Communicate and Collaborate with Microsoft Teams. Teams is a one-stop-shop for storing & sharing project files and work data, editing documents with teammates, connecting with a coworker, and hosting a remote meeting.
Use Teams to bring – and keep – a working group together regardless of work location, so they can access their data and work together from any device, anywhere.
Seattle University account holders can access a Teams via the Office 365 portal, https://portal.office.com. From the portal you can access the web-based version of Teams or download the application. For full Teams functionality, ITS recommends the application version.
Learn more about Teams from the Microsoft Teams Guide.
Microsoft technology has seen more than two years’ worth of change in the last two months, with more changes on the way. Here’s what’s new in Microsoft Teams (as of April 2020):
Any Seattle University account holder can create a Teams site, and a Teams site can be created for any project or working group. When you add members, they will receive an automated “welcome” message with instructions for accessing and using the site.
Teams is built on the SharePoint platform, so data saved to Teams is visible via Teams or via SharePoint. If you save a file in a Teams “general” channel, you can find that same file in the “general” folder of the site’s default SharePoint document library. Learn more about collaborating on files in Microsoft Teams.
Use Teams meetings to connect & collaborate with one or more people via audio & video. Share a specific document, application, or your entire desktop with everyone on the call. Grant control of your desktop to a participant to troubleshoot an issue or request control of another’s desktop to quickly get them through an issue.
Any SU account holder can organize and attend a meeting.
Seattle University faculty and staff are also licensed for Audio Conferencing, which provides a dial-in phone number for each Teams meeting.
When attending a virtual meeting, remember to mute (and un-mute) your microphone!
1. To start a meeting, do one of the following:
2. In your video preview, enter a name for the meeting, and select Meet now.
3. Select the names of the team members you want to invite to the meeting. You can also type a phone number, a good way to add people outside your organization that are not using Teams.
1. With the whole team:
Select "Teams", pick a team and channel, write your message, and click Send.
2. With a person or group:
Click New Chat, type the name of the person or group in To field, write your message, and click Send.
Click Sticker under the box where you type your message, then pick a meme or sticker from one of the categories. There are also buttons for adding an emoji or GIF.
To get someone’s attention, type "@", then their name (or pick them from the drop-down list that appears). Type "@team" to message everyone in a team or "@channel" to notify everyone who favorited that channel.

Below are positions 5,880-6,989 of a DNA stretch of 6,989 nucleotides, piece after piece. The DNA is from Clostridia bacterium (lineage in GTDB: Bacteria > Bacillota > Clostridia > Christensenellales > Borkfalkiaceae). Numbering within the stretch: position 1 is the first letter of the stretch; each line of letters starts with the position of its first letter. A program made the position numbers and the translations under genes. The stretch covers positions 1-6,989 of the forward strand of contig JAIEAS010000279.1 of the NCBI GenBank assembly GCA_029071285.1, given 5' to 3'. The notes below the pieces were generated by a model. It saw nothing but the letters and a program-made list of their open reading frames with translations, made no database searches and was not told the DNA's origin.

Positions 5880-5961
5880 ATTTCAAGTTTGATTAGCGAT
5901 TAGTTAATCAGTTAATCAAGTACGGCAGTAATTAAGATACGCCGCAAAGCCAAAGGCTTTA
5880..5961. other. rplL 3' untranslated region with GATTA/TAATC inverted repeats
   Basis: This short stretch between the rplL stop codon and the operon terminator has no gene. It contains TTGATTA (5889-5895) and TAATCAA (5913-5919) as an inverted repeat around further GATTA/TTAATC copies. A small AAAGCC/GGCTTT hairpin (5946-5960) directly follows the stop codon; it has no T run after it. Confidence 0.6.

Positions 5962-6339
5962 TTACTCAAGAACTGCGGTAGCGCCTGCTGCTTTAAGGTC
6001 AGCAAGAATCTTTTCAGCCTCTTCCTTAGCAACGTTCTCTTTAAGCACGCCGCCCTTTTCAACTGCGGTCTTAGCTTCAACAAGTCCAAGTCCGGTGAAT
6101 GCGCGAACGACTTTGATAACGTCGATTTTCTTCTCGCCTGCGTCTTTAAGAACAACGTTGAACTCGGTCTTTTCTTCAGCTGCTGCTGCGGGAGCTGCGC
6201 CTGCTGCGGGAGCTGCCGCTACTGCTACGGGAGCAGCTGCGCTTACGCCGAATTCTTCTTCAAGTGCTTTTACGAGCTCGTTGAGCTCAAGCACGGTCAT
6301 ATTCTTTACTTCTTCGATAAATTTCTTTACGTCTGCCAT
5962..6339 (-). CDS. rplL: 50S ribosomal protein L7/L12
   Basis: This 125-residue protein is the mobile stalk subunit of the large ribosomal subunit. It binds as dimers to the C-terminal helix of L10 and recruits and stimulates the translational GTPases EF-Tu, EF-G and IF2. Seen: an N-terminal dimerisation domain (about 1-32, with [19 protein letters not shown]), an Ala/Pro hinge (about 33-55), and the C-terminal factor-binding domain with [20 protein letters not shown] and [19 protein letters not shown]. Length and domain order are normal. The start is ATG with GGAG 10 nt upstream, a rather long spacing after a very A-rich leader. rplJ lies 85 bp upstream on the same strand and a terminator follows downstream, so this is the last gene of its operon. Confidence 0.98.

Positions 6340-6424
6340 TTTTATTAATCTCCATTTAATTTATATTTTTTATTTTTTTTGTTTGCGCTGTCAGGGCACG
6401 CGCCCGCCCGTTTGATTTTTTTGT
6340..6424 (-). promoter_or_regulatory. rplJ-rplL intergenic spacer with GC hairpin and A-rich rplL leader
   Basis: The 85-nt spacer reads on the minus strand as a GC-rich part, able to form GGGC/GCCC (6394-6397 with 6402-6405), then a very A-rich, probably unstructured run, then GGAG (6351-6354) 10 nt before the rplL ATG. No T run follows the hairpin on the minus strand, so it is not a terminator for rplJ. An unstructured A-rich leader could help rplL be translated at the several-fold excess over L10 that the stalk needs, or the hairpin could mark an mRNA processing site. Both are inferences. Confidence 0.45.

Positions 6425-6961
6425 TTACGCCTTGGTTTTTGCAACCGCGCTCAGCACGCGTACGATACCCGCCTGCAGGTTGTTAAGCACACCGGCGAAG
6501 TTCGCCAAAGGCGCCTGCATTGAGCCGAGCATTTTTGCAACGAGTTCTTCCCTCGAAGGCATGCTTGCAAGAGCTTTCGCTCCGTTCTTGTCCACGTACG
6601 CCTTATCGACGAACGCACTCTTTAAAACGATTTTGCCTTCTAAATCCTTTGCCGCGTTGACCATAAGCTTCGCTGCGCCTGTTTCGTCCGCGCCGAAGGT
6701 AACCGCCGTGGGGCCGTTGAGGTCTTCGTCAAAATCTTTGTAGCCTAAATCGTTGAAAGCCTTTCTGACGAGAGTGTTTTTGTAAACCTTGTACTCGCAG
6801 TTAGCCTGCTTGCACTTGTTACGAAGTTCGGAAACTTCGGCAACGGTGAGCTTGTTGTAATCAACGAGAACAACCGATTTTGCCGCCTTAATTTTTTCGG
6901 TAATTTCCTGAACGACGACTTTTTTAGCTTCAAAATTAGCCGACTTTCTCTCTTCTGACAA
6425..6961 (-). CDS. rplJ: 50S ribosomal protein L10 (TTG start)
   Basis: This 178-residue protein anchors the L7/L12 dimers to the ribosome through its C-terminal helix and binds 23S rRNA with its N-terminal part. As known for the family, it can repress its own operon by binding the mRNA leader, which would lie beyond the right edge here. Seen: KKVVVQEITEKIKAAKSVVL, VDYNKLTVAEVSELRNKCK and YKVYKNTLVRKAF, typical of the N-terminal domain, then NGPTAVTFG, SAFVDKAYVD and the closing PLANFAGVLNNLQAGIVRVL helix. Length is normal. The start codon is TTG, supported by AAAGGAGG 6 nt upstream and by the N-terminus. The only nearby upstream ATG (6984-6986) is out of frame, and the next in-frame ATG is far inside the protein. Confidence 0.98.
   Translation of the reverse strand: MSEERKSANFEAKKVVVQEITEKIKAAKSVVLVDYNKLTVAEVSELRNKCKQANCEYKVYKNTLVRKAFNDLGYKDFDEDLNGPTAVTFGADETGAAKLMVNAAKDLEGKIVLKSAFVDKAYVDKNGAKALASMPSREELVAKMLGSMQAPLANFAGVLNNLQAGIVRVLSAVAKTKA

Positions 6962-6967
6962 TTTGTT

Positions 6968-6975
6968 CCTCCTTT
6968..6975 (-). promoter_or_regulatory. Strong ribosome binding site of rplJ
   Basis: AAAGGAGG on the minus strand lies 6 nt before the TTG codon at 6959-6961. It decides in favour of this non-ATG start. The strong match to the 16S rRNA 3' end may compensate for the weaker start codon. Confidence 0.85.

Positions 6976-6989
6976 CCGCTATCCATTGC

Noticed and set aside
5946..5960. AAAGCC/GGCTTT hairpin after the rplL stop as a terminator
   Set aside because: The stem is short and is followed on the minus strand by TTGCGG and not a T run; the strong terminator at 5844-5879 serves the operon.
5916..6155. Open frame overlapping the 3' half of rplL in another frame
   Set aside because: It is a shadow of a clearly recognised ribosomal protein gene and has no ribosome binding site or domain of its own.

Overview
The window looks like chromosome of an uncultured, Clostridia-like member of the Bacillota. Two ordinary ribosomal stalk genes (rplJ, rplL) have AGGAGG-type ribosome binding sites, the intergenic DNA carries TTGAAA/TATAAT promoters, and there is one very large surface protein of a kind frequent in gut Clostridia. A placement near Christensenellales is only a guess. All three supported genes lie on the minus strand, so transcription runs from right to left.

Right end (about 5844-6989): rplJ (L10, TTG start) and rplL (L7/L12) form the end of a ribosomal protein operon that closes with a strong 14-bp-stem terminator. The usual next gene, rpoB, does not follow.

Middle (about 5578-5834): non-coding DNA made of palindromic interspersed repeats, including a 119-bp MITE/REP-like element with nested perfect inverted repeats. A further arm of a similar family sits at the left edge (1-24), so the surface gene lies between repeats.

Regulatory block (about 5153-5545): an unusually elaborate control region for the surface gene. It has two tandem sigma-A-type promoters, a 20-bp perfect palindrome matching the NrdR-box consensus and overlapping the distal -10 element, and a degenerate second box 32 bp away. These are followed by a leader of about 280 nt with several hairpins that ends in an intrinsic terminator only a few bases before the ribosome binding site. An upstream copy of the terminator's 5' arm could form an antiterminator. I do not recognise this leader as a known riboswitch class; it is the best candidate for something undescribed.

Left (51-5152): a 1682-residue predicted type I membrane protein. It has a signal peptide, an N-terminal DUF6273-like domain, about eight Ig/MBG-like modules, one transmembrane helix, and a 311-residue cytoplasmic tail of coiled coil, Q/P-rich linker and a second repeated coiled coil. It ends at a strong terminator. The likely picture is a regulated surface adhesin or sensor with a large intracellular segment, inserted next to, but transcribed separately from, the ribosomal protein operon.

Click “Video Call” () or or “Audio Call” () to call someone from a chat. To dial a number, click “Calls” on the left and enter a phone number. View your call history and voicemail in the same area.
Click “Activity” on the left. The “Feed” shows your all your notifications and everything that’s happened lately in the channels you follow. To set up notifications for a channel, choose “…” next to the channel name, then "Channel Notifications".
Click “Attach” under the box where you type messages, select the file location, and then the file you want. Depending on the location of the file, you’ll get options for uploading a copy, sharing a link, or other ways to share.
Click “Files” on the left to see all files shared across all of your teams. Click “Files” at the top of a channel to see all files shared in that channel. Click “…” to see more options next to a file to see what you can do with it. In a channel, you can instantly turn a file into a tab at the top!
Teams offers a metric ton of on-line collaborative functionality. It’s worth spending at least 30 minutes learning how to access and navigate a Teams site; even better, try a 90-minute online drop-in workshop with a live Microsoft trainer. Learn the basics or find an online class here.
Since Teams is built on SharePoint technology, data saved in Teams is accessible via the Teams application or via the corresponding SharePoint URL (same security permissions apply to both)
SU account holders can create as many Teams sites as you need, and each site comes with a unique storage quota. Just be careful about creating too many Teams sites; you may forget where you saved your data!
Q: Can I belong to more than one Teams site?
Q: Which is better – Teams or SharePoint?
A: It depends (sorry, but it’s true!). Determining factors include what you’re trying to do, and the familiarity/comfort level of the group members. From a functionality standpoint Teams and SharePoint both provide secure document storage and multi-user document editing for people inside and outside SeattleU.edu. Teams also provides audio/video meetings and chat tools that are not available in SharePoint.